While lessons were gleamed, it was clear that what was needed was “not one urbanism,” as Dean Moshen Mostafavi of the Harvard GSD put it, but “Urbanisms,” tuned to the “logic” of a given geography, climate, and culture. While existing within larger ecologies that, as Valente Souza of Mexico City asserted, may contain “their own solutions,” cites are, as Amy Liu of the Brookings Institution emphasized “complex economic systems” and any sustainable initiatives must address consumer demands. As Alex Washburn, Chief Urban designer for New York City summarized, “all change is driven by desire.”

Watch videos of the proceedings of “The Innovative Metropolis” on the Brookings Institution website.

Ray LaHood Touts High-Speed Rail at UIC Urban Forum

Midwest
Friday, December 7, 2012
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Ray LaHood. (Courtesy Ray LaHood/Facebook)

Ray LaHood. (Courtesy Ray LaHood/Facebook)

Cities matter. In the Midwest recent headlines have read like an urban planning syllabus: post-industrial rebirth attracts a new generation of urbanites downtown, the roll-out of high-speed rail begins to pick up pace, and while innovative solutions to the region’s well-documented problems abound, a lingering fiscal crisis and unfunded pension liabilities threaten to squash even the most attainable aspirations.

Those topics and more made the agenda at University of Illinois Chicago’s annual Urban Forum held Thursday, whose lineup included the mayors of Columbus and Pittsburgh, as well as U.S. Secretary of Transportation Ray LaHood. “Metropolitan Resilience in a Time of Economic Turmoil” was the topic at hand.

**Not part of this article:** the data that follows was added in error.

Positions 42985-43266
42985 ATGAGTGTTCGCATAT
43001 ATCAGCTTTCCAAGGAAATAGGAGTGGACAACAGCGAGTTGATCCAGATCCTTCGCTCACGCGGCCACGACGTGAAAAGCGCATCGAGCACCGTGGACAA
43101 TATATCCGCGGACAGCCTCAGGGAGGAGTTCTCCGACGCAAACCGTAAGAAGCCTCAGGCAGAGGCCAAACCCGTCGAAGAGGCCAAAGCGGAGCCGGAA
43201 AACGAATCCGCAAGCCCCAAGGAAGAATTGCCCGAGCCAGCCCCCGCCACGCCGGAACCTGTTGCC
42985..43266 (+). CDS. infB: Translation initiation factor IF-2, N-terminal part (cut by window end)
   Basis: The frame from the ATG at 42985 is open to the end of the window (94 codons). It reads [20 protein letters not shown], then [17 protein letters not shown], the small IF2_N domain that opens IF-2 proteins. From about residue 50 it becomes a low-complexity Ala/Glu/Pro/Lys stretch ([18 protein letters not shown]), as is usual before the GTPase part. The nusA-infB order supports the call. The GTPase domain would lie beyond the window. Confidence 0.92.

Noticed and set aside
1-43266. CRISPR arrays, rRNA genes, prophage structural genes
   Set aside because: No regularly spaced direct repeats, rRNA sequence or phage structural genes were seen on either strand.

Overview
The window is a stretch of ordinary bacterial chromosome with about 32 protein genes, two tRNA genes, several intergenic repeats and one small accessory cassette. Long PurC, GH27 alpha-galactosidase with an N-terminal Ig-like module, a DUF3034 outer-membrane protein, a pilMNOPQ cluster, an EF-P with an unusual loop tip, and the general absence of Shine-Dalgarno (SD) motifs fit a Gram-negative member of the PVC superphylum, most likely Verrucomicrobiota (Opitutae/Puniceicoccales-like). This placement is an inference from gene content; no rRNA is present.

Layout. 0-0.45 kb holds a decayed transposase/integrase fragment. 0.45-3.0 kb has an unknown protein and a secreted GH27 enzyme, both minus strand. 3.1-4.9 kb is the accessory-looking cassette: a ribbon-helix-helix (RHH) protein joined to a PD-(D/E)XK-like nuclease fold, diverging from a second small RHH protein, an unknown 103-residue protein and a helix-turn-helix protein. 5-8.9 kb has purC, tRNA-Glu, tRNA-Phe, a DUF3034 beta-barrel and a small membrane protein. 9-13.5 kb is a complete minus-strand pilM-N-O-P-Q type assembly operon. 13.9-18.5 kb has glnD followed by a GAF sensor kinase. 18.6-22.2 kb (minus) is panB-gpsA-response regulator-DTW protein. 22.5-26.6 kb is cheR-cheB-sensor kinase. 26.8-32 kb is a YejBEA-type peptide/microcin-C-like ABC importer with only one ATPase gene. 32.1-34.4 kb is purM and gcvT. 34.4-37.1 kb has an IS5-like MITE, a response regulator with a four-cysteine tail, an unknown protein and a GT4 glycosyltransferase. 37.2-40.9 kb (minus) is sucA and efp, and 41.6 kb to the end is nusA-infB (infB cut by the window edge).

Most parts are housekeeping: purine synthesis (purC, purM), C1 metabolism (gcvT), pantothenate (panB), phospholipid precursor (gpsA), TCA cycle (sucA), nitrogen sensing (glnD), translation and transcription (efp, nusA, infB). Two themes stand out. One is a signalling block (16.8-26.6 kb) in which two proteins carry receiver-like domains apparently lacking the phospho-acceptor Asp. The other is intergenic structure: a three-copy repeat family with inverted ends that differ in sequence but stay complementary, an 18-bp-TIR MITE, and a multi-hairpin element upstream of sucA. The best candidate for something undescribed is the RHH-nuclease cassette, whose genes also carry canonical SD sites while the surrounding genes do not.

Read More

Imaginary Doors in Paris

International, Newsletter
Wednesday, October 3, 2012
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Imaginary Doors. (Jonas LeClasse)

Imaginary Doors. (Jonas LeClasse)

Paris-based artist Jonas LeClasse’s Imaginary Doors (And the People Who Pass By Them) is as simple as it is beautiful. Amidst the continuous grit and grime of dirty, graffiti-filled urban walls in St. Dennis—a working-class Parisian suburb—LeClasse draws doors using chalk, provoking viewers to slow down and reflect. He then invites viewers to pause for a portrait with the “door.” Perhaps it is a gateway of sorts, a simple delineation of inside and outside, or the fact that the portrait always captures the subject within a double-frame (outside of the the door yet inside of the picture). In any case, LeClasse achieves poetry using subtle architectural gestures.

View a slideshow after the jump.

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The Doors Project: Projecting Gateways onto Obstacles

International
Friday, September 28, 2012
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The Doors Project. (Courtesy The Doors Project)

The Doors Project. (Courtesy The Doors Project)

In an ongoing endeavor to blend public art, architecture, and urbanism by artists Siyuan and Hwee Chong, The Doors Project subversively projects a series of doors onto public spaces in Singapore, reflecting the struggles of the urban poor and underprivileged. But while commenting on despair, the real message is one of faith, hope and empowerment. “We wanted to make a statement about life, and jolt people to think,” the artists said in an interview at Yolo. “Instead of following the light at the end of the tunnel, why not carry our own lights, and create our own doors! It’s really about rolling up our sleeves, and creating the opportunities we want for ourselves.”

Continue reading after the jump.